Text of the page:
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Professional flossing is effective in reducing interproximal caries risk in children who have low fluoride exposures

Research output: Contribution to journalArticle

Original languageEnglish
Pages (from-to)68-68
Number of pages1
JournalEvidence-Based Dentistry
Issue number3
Publication statusPublished - 2006

King's Authors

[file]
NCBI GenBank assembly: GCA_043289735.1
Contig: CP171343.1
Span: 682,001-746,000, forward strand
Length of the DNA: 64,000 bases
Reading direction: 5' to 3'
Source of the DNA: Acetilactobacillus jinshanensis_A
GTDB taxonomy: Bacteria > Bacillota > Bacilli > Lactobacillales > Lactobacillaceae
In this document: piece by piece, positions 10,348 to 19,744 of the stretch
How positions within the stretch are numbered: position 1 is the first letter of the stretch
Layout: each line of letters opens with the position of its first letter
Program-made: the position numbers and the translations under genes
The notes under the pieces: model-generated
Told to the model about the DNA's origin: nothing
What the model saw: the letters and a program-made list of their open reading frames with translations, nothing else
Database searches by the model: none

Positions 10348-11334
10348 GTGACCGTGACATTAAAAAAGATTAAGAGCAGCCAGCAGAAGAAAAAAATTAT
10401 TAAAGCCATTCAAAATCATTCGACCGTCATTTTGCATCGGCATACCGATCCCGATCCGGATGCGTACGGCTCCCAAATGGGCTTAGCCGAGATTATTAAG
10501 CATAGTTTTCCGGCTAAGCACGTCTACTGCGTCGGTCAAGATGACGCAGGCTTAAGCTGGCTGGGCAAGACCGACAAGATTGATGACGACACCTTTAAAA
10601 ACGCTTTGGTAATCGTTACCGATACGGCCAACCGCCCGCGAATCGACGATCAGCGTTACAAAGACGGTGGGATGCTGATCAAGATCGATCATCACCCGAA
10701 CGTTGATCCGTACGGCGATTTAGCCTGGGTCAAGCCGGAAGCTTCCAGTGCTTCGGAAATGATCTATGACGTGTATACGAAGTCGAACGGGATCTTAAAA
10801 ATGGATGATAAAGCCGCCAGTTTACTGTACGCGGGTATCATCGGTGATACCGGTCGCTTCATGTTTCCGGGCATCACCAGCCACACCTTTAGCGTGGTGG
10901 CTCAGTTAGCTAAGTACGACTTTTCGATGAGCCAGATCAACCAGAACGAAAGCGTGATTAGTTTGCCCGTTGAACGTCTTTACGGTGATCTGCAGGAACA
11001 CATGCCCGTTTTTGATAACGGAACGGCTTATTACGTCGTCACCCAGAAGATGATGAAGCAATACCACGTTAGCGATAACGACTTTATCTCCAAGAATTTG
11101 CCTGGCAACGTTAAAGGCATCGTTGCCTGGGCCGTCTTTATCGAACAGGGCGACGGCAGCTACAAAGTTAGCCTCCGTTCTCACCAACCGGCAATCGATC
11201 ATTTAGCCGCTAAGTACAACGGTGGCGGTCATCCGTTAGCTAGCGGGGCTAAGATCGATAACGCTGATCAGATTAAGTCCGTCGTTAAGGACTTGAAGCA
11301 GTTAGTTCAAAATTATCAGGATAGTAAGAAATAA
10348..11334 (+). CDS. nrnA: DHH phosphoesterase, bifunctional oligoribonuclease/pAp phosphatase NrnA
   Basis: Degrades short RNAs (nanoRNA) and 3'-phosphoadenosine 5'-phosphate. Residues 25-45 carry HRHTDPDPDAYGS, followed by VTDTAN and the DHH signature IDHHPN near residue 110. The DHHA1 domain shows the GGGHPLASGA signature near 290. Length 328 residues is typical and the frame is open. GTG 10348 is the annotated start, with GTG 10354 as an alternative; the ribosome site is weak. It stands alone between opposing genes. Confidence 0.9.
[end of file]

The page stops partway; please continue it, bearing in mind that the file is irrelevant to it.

Data sources: Searches were made for data using Medline, the Cochrane Central Register of Controlled Trials, Web of Science and the controlled-trials database of clinical trials ( Reference lists of potentially relevant reports and review articles were also searched. Attempts to obtain missing information and 'grey' literature were made through contact with selected investigators.Study selection: The treatment comparisons of interest included flossing versus no flossing, or a comparison of different frequencies of flossing use. Studies where the effect of flossing could not be separated from the effects of other treatments were excluded. The primary study outcome was a measure of caries incidence. There were no restrictions with respect to the study population. Study designs were limited to controlled clinical trials.Data extraction and synthesis: Quality assessment was performed by evaluating the following items: random allocation, treatment allocation concealment, blinding of outcomes assessors, presentation of point estimates with a measure of variability for the primary outcome measure, 'intention to treat' analysis, report of baseline characteristics by treatment group, eligibility criteria, loss to follow-up, and missing values. For each trial, the number of surfaces at risk and the number of new interproximal caries lesions were derived from or estimated based on published data. Both relative risk (RR) and risk difference and their respective standard deviations were calculated. Heterogeneity was assessed with the I2 statistic (describes the percentage of the variability in effect estimates that is due to heterogeneity rather than sampling error. A value greater than 50% may be considered substantial heterogeneity). The effect of study characteristics such as fluoride, oral hygiene or caries risk on flossing effectiveness was estimated by meta-regression. Subgroup analyses and sensitivity analyses were also conducted.Results: The search identified 144 articles, of which six met the inclusion criteria. A total of 808 subjects, aged 4 to 13 years, were included in the meta-analysis. There were significant study-to-study differences and a moderate to large potential for bias. Professional flossing performed on school days for 1.7 years on predominantly primary teeth in children was associated with a 40% caries risk reduction [RR, 0.60; 95% confidence interval (CI), 0.48–0.76; P<0.001]. Both 3-monthly professional flossing for 3 years (RR, 0.93; 95% CI, 0.73–1.19; P 0.32) and self-performed flossing in young adolescents for 2 years (RR, 1.01; 95% CI, 0.85–1.20; P 0.93) did not reduce caries risk. No flossing trials in adults or under unsupervised conditions could be identified.Conclusions: Professional flossing in children with low fluoride exposures is highly effective in reducing interproximal caries risk. These findings should be extrapolated to more typical floss-users with care, since self-flossing has failed to show an effect.

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